London - Thomas Drouet, the former hitting partner of Australian star Bernard Tomic, labelled the player's father as a "mad, evil manipulator" on Wednesday.
Drouet was left with a broken nose after being allegedly attacked by John Tomic in a late-night brawl in Madrid on May.
Tomic senior is now facing a criminal trial to be held in the Spanish capital in October.
Drouet has since severed his links with John Tomic who has also been banned from all tournaments, including Wimbledon where the Frenchman has helped steer Marion Bartoli into the singles semi-finals.
"John Tomic is a mad, evil manipulator," the 30-year-old Drouet said.
Finding himself without a job, Drouet pitched up at the French Open in May and approached Walter Bartoli, the father and long-time coach of the French number one who will face Belgium's Kirsten Flipkens in Thursday's semi-finals.
"I called him and the same evening, Marion sent me a message and the day after that, we started working together.
"I was happy to have found some normal people. It was a big change for me," said Drouet.
With Walter Bartoli not at Wimbledon, Drouet has found himself with a major role to play with the 15th seed along with France's 2006 Wimbledon champion and former world number one, Amelie Mauresmo.
"We have known each other since we were children, that makes it easier. But from the start, I have been more than just a hitting partner.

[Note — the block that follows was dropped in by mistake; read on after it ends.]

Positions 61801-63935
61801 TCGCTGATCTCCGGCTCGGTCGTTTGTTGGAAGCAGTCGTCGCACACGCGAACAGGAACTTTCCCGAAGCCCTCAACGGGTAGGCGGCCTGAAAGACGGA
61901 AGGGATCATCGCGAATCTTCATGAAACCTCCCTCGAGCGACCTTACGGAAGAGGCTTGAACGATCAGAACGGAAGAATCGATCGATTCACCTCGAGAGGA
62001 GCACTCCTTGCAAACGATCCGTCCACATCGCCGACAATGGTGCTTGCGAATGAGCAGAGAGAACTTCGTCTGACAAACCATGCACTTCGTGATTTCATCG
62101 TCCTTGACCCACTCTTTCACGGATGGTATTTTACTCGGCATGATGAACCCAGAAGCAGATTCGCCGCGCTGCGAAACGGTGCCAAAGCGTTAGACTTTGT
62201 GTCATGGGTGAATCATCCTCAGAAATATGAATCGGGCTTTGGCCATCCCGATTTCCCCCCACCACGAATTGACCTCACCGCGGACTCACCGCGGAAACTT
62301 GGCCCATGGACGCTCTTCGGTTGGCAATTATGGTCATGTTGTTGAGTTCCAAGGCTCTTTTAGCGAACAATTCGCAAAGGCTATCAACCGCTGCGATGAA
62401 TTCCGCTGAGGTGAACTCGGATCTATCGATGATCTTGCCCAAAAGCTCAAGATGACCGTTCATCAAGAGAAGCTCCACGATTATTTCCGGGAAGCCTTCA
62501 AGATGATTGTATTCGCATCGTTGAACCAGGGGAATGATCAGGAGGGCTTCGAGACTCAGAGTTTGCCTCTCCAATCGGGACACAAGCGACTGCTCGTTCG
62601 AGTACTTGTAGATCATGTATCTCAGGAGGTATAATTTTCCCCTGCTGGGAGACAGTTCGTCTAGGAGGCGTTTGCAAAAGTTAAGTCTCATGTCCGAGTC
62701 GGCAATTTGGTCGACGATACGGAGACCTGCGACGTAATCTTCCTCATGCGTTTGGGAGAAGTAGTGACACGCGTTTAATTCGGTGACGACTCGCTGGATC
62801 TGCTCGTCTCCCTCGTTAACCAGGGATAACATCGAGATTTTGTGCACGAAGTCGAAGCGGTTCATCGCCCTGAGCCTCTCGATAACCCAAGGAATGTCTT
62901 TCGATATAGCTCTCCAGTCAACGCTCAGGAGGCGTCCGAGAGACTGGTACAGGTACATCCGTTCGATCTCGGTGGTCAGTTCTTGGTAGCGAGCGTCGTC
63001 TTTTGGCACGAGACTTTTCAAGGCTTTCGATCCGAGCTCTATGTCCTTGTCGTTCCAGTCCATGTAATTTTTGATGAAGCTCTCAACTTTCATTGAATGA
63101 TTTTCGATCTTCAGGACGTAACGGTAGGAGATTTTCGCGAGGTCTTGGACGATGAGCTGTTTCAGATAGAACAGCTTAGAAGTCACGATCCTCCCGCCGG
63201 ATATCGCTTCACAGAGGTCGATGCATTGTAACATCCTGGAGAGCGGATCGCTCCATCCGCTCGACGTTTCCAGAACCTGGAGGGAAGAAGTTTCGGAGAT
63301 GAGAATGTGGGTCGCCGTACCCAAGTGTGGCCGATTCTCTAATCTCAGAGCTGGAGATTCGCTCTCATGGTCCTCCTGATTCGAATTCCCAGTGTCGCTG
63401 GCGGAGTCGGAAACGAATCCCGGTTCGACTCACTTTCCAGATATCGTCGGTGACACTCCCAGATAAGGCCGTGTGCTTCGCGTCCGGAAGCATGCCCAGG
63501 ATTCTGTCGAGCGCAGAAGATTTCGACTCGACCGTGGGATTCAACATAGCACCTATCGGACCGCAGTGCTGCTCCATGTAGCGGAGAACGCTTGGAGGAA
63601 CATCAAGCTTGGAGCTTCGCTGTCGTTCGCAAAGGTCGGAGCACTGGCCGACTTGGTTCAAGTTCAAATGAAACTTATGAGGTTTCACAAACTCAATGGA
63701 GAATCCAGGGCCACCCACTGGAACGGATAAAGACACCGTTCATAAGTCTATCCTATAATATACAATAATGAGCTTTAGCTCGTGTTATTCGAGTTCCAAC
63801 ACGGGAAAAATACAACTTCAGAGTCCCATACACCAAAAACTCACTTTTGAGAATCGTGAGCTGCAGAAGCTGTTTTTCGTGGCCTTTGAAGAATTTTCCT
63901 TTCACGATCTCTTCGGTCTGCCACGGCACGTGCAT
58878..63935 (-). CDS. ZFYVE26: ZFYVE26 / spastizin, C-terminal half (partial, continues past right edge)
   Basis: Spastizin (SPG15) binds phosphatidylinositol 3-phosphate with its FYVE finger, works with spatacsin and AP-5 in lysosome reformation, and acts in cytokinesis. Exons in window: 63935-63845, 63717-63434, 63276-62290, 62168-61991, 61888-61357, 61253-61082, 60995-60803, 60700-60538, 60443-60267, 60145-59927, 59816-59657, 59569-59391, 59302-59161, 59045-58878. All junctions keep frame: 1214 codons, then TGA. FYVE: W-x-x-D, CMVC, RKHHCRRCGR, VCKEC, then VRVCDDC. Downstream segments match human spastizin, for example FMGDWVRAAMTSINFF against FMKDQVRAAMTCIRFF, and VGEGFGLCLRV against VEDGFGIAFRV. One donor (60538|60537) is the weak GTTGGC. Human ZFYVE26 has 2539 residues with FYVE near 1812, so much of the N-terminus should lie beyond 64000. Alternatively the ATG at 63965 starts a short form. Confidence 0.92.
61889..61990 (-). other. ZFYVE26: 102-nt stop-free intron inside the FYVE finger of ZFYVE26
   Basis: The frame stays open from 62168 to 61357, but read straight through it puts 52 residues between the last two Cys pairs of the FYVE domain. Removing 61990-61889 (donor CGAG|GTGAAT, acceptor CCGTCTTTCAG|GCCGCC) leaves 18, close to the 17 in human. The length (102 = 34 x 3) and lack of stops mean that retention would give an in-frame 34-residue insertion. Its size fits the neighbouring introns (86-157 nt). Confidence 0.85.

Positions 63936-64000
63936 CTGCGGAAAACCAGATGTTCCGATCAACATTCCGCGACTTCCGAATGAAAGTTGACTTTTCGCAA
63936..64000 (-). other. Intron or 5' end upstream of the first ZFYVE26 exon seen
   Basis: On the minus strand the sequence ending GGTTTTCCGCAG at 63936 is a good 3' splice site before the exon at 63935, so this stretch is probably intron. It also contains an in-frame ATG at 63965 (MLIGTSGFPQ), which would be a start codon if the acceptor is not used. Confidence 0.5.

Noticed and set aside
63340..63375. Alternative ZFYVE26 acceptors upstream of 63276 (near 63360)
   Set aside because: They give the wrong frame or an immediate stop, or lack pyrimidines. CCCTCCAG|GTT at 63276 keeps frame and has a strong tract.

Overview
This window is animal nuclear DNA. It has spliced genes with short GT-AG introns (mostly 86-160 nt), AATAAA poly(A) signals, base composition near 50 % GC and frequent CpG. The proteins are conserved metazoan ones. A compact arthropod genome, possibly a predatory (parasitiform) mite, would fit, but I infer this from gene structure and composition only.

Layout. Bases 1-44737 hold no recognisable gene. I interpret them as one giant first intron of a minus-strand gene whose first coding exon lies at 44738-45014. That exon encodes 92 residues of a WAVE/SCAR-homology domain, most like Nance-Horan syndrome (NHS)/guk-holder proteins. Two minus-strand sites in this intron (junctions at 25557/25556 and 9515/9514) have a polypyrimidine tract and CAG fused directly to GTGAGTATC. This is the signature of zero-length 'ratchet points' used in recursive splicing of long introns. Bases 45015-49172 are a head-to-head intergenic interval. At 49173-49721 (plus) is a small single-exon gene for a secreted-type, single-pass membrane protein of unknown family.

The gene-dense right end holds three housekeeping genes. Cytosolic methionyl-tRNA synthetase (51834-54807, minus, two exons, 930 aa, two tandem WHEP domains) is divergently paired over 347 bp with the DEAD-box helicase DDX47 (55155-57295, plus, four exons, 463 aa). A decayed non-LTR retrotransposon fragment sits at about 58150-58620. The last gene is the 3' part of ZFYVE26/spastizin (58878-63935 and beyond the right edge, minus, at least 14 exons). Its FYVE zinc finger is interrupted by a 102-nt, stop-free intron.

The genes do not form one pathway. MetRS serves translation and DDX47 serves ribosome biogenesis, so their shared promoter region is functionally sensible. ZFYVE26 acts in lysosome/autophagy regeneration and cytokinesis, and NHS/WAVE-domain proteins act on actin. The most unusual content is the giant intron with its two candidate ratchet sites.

"They wanted something else, an outside opinion."
Despite his absence from London, Drouet insists that Bartoli senior is happy with his daughter's progress as she sets her sights on a second Wimbledon final following her runner-up finish to Venus Williams in 2007.
"I don't give her orders, I am not her boss. We talk a lot. She's a very intelligent girl and very human.
"We take the job seriously but when we are finished, we go to the restaurant and kid around," added Drouet.
It's a different atmosphere from his days with the Tomic camp where he described his role as a "stooge".
Bartoli said earlier in the tournament that the split with her father had been amicable.
"At 28, it was time to try something different. We both felt the same way, which is great," she said.
"I still have a very good relationship with my dad, and I'm very happy every time I can see him.
"Obviously it's my first Wimbledon without him, but I'm still calling him every day.
"So there is not really anything broken between the two of us."